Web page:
Even as H&M pushes to add hundreds of new stores to its thousands-strong global fleet this year, raking in a few billion dollars in profit annually, the Swedish retailer is working hard to change the conversation around the environmental impact of the cheaply made, high-churn apparel that has made it so successful.
On Tuesday, H&M announced that it has created a €1 million ($1.14 million) grant to promote advances in clothing recycling, called the "Global Change Award." Applicants must submit their ideas by the end of October; five winners will be chosen in February by a jury of professors and CEOs (along with Vogue Italia Editor-in-Chief Franca Sozzani and model/actress Amber Valetta) and awarded €100,000 each. The remaining €500,000 is up to the public to distribute via online vote.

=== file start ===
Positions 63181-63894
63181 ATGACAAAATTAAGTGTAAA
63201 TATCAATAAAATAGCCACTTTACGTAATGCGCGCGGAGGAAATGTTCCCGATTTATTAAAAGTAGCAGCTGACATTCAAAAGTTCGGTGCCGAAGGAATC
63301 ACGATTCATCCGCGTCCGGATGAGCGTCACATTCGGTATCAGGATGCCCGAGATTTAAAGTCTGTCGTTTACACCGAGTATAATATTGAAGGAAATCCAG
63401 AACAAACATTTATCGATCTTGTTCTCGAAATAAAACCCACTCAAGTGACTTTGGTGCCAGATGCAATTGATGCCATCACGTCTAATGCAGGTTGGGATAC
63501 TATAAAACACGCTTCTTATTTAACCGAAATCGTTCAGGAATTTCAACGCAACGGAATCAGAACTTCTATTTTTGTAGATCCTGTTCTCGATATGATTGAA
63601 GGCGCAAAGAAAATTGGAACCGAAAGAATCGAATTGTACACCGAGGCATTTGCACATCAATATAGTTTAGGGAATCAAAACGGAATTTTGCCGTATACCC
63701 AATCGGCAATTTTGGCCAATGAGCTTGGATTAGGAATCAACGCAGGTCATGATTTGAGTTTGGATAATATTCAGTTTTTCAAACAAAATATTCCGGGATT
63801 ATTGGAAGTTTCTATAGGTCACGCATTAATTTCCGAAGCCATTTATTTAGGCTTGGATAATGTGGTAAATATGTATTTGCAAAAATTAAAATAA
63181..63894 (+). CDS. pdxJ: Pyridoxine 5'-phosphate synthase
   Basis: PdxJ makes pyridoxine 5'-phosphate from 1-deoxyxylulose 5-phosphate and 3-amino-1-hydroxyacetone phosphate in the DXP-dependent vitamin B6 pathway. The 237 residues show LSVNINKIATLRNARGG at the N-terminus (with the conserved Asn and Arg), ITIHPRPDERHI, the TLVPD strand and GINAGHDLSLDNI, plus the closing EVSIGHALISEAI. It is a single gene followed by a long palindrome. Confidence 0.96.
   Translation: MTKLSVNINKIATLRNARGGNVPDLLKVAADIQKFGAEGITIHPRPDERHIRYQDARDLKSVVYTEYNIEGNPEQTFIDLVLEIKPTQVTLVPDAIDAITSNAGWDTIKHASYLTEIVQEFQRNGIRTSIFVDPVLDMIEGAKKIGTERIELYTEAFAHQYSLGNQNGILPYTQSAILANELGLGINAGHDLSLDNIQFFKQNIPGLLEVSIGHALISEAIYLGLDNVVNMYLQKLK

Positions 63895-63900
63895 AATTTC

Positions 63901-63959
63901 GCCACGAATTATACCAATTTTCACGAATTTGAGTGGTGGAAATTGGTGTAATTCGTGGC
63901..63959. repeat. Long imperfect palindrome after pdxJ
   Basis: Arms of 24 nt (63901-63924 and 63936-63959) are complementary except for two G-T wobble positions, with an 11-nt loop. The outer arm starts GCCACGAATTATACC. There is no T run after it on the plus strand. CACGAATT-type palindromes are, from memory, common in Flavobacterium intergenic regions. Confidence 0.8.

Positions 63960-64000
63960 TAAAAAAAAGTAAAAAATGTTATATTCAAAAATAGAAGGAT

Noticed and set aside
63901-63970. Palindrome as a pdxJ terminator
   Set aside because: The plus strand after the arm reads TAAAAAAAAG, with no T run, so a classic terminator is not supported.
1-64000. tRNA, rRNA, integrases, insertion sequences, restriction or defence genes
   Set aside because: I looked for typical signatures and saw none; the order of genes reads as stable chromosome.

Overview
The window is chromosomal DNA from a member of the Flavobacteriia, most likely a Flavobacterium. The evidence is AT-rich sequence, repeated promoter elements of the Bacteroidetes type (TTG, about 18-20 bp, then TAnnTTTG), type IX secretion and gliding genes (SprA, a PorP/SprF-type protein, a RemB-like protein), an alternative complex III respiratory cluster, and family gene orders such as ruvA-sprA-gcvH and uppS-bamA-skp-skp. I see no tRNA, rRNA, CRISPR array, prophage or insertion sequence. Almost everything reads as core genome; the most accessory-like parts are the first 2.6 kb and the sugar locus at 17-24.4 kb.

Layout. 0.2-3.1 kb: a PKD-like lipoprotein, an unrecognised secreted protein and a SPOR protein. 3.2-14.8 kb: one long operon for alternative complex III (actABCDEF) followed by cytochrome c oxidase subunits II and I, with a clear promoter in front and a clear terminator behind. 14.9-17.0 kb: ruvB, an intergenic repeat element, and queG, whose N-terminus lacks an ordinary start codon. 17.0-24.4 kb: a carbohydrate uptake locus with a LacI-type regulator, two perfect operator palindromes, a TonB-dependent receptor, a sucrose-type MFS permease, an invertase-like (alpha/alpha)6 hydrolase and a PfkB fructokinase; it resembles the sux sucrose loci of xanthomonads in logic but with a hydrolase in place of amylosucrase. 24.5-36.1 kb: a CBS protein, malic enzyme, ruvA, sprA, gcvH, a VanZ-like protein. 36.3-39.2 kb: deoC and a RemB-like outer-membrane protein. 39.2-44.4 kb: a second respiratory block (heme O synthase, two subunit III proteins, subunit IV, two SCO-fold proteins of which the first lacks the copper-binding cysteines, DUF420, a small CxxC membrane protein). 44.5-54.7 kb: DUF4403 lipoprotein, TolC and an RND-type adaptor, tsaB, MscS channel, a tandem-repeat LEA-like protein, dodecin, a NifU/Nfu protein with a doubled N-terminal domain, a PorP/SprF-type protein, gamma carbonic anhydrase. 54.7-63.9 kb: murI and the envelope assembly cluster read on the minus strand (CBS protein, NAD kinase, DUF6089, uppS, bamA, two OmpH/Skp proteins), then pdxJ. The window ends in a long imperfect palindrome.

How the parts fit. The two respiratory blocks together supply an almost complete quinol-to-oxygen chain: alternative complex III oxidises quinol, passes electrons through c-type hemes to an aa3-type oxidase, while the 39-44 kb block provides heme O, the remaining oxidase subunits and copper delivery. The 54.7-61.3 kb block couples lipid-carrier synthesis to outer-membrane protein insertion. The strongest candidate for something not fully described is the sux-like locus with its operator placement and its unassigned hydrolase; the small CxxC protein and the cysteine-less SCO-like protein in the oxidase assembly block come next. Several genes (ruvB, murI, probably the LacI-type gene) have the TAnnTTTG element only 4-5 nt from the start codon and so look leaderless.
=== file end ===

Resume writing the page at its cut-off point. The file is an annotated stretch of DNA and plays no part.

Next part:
With luck, the winning ideas will actually come to fruition. In addition to funding, the winners will enter a one-year accelerator program that gives them "the support and knowledge they need to actualize their ideas."
In H&M's estimation, figuring out how to recycle garments "represents a radical departure from the old linear 'take, make, waste' production and consumption models to a model where products and resources are designed to have more than one life." That's good. But the company's not exactly trying to put the brakes on the rapid pace of consumption that's helped it expand so quickly; it's just trying to figure out how to ameliorate the damage associated with it, so that it can keep doing its thing.
If a fast fashion brand tossing some of its wealth at advances in sustainable clothing manufacturing brings to the fore new ideas that can be implemented by the industry at large — and, notably, H&M says it won't take equity or intellectual property rights in any of the inventions — that's awesome. But without changing the rate at which it produces its goods, an environmental initiative like this come across, at its most basic, like a PR move and at its best, a Band-Aid.